Dictionary.com

mélange

[ mey-lahnzh, -lahnj ]
/ meɪˈlɑ̃ʒ, -ˈlɑndʒ /
Save This Word!

noun, plural mé·langes [mey-lahnzh, -lahn-jiz]. /meɪˈlɑ̃ʒ, -ˈlɑn dʒɪz/.
a mixture; medley.
QUIZ
ARE YOU A TRUE BLUE CHAMPION OF THESE "BLUE" SYNONYMS?
We could talk until we're blue in the face about this quiz on words for the color "blue," but we think you should take the quiz and find out if you're a whiz at these colorful terms.
Question 1 of 8
Which of the following words describes “sky blue”?
Meet Grammar CoachWrite or paste your essay, email, or story into Grammar Coach and get grammar helpImprove Your Writing
Meet Grammar CoachImprove Your Writing
Write or paste your essay, email, or story into Grammar Coach and get grammar help

Origin of mélange

1645–55; <French; Old French meslance, equivalent to mesl(er) to mix (see meddle) + -ance noun suffix ≪ Germanic -ingō-ing1
Dictionary.com Unabridged Based on the Random House Unabridged Dictionary, © Random House, Inc. 2021

How to use mélange in a sentence

British Dictionary definitions for mélange

melange

mlange

/ (meɪˈlɑːnʒ) /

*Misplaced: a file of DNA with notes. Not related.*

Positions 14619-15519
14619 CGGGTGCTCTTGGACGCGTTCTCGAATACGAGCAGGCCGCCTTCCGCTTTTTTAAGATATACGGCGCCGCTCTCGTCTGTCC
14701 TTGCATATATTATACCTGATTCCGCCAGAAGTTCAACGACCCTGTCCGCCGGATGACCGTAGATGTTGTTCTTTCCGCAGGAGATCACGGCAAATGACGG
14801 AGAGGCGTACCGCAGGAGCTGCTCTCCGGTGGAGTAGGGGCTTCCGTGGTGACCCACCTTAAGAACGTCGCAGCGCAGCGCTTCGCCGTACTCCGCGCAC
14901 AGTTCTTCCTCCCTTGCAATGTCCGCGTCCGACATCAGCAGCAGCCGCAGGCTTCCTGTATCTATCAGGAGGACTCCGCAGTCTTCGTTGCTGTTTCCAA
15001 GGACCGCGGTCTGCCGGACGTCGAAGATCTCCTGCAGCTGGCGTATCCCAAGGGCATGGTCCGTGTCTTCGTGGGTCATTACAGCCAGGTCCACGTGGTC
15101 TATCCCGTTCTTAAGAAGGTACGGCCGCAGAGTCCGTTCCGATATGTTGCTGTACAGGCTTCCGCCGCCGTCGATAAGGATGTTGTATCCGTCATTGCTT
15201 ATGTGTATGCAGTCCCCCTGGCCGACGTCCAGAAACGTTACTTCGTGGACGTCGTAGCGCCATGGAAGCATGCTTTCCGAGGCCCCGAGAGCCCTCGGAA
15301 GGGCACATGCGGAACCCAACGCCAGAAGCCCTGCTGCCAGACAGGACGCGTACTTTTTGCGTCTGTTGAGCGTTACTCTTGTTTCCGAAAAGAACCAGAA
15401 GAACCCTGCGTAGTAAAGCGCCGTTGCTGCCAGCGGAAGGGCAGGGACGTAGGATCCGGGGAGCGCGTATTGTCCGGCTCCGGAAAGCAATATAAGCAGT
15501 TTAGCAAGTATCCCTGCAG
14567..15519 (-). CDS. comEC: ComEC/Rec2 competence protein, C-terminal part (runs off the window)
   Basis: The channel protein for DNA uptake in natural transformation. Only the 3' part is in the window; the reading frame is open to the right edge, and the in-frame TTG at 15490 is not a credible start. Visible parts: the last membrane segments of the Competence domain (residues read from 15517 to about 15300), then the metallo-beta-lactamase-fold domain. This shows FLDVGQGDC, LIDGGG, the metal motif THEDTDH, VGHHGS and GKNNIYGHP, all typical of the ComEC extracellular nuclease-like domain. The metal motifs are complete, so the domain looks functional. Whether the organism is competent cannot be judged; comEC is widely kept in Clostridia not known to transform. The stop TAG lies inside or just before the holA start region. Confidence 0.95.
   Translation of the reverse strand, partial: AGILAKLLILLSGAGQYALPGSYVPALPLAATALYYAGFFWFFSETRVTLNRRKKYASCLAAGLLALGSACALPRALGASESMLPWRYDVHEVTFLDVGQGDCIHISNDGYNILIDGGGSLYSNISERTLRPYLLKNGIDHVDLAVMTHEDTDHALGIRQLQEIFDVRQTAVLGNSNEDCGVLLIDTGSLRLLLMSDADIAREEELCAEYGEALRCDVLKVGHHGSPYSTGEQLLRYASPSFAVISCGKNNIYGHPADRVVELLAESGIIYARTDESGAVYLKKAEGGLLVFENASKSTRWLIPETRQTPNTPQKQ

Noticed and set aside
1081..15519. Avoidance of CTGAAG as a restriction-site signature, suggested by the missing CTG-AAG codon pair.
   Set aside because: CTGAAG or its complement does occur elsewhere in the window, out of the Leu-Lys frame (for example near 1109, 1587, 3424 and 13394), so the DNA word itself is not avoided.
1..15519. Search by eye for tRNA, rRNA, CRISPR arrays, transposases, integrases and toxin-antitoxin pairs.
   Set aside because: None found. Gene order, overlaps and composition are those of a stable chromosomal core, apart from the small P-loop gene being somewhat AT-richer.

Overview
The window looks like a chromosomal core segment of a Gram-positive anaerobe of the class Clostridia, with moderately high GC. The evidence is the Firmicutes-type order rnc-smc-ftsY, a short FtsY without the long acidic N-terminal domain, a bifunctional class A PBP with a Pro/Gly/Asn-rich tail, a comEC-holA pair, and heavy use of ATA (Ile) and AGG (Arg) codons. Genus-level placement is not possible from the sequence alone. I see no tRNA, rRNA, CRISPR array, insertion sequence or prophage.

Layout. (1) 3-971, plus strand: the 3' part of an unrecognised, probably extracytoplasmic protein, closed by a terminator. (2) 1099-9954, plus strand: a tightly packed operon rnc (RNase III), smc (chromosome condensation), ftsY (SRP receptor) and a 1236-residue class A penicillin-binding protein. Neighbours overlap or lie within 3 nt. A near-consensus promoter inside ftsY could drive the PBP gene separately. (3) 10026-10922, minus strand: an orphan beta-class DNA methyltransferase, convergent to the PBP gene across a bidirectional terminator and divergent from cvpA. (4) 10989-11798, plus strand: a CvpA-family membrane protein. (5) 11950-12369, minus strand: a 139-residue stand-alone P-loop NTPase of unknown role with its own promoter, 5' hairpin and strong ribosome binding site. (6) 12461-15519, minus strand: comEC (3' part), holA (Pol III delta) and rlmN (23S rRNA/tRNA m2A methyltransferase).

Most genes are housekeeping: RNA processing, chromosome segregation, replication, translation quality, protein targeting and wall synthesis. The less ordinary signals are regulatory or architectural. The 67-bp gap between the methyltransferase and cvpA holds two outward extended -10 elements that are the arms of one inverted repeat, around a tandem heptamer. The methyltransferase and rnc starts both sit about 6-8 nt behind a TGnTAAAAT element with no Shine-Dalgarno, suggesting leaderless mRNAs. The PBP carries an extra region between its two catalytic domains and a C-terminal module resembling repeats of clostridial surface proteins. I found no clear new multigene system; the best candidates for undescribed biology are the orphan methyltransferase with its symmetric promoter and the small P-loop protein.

noun
a mixture; confusion
geology a totally disordered mixture of rocks of different shapes, sizes, ages, and origins

Word Origin for melange

C17: from French mêler to mix. See medley
Collins English Dictionary - Complete & Unabridged 2012 Digital Edition © William Collins Sons & Co. Ltd. 1979, 1986 © HarperCollins Publishers 1998, 2000, 2003, 2005, 2006, 2007, 2009, 2012

Scientific definitions for mélange

mélange
[ mā-läɴzh ]

A metamorphic rock formation created from materials scraped off the top of a downward moving tectonic plate in a subduction zone. Mélanges occur where plates of oceanic crust subduct beneath plates of continental crust, as along the western coast of South America. They consist of intensely deformed marine sediments and ocean-floor basalts and are characterized by the lack of regular strata, the inclusion of fragments and blocks of various rock types, and the presence of minerals that form only under high pressure and low temperature conditions.
The American Heritage® Science Dictionary Copyright © 2011. Published by Houghton Mifflin Harcourt Publishing Company. All rights reserved.
FEEDBACK